To be fair, if you know anything at all about woodpeckers, you may know that numerous species could be the answer to the above question. But for this week’s Creature Feature, let’s talk about the Pileated Woodpecker, North America’s largest common woodpecker.
First off we must discuss the pronunciation of this bird because it seems like there are multiple ways to say it. The dictionary gives the pronunciation as PIE-lee-ay-tid and this is what seems to be most common among birders. But many pronounce it PILL-ee-ate-ed. Like other common names, perhaps where you are from influences how you choose to pronounce it and neither is really wrong.
Here are some other interesting things about the Pileated Woodpecker:
1. The Pileated Woodpecker is a large bird, nearly the size of a crow! From tip to tip it can be 15-19.5 inches long with a wingspan of 26-29.5 inches.
2. It is a striking bird, hard to misidentify with its black body, white stripes along its throat and very noticeable flaming red crest. Males have a red “mustache” whereas females have a black mustache. Look at the pictures here: the top photo is a male and the bottom photo is of a female. Notice the color of the “mustache.”
3. This bird, like other woodpeckers, has two toes forward and two toes pointing backwards, in what is called a zygodactyl arrangement. This helps the woodpecker hold onto the face of a tree when it is looking for insects. Other birds have three toes forward and one pointed backwards.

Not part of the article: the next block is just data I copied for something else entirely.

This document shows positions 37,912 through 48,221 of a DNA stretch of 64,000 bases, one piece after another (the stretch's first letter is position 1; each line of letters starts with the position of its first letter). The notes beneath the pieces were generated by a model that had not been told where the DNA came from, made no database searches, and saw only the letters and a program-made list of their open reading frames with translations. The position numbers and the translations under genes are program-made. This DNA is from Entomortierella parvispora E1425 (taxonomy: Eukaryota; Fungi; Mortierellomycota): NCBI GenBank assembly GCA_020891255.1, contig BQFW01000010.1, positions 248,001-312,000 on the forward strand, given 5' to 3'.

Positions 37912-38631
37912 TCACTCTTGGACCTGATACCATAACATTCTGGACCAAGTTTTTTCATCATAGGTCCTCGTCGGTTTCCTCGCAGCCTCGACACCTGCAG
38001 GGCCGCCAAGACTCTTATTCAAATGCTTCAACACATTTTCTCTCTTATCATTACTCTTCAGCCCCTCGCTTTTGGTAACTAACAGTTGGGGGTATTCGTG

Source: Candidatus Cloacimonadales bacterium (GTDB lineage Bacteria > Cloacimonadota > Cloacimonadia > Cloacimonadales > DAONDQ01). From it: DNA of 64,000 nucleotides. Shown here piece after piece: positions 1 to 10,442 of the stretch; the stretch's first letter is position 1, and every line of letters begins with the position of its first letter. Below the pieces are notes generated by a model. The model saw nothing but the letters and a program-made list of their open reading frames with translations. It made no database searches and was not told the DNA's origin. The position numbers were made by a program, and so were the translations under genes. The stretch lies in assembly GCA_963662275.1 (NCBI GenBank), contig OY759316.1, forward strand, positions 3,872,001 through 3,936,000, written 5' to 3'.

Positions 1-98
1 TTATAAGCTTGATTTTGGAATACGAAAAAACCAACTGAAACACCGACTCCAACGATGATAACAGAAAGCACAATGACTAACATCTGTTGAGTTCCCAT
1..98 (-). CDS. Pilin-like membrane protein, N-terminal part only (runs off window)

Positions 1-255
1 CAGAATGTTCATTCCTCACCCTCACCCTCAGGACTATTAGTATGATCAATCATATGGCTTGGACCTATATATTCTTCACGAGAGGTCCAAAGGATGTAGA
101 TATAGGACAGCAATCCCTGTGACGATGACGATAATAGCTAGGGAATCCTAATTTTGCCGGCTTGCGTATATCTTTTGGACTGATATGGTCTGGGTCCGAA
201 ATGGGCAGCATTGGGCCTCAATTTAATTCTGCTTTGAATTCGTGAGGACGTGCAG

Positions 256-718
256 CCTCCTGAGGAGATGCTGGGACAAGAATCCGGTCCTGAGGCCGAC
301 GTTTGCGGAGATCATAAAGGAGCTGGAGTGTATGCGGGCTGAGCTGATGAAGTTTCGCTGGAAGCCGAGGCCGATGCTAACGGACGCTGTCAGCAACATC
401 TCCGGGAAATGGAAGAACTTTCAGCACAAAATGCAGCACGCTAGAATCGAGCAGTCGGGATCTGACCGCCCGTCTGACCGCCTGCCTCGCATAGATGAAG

5. Pileated woodpeckers are omnivores but their main diet consists of carpenter ants. In addition to ants –sometimes more than 60%!–they will eat other insects and insect larvae, invertebrates and a variety of fruits, nuts and berries. You can sometimes see them hopping around on the ground, especially around fallen trees or branches.
6. Pileated Woodpeckers are monogamous and stay active all year. Unlike many other birds, they do not migrate, but remain in their territory year-round.
7. Pileated Woodpeckers are known for excavating large, rectangular holes in dead trees. It is the male who creates this nesting cavity, though the female helps towards the end. It might take 3-6 weeks to excavate their nesting hole and they find a new spot each spring. Unlike other woodpeckers, the entrance hole for the Pileated Woodpecker is oblong rather than circular. They do not put any lining in the nest except maybe a handful of wood chips from the excavation.
9. The holes that they create, both for nesting and when foraging for insects are super important and are used by many other animals. Some of these include chimney swifts, wrens, bluebirds, ducks, bats and even pine martens. Many of these animals depend on woodpeckers’ holes and are an important reason for keeping dead trees standing.
10. Their nesting cavity is 15-80 feet from the ground. Females lay 3-5 white eggs. Both the male and female will spend time incubating and feeding the young. The young birds leave the nest after 18 days but may remain with the adults for 2-3 months before venturing out on their own.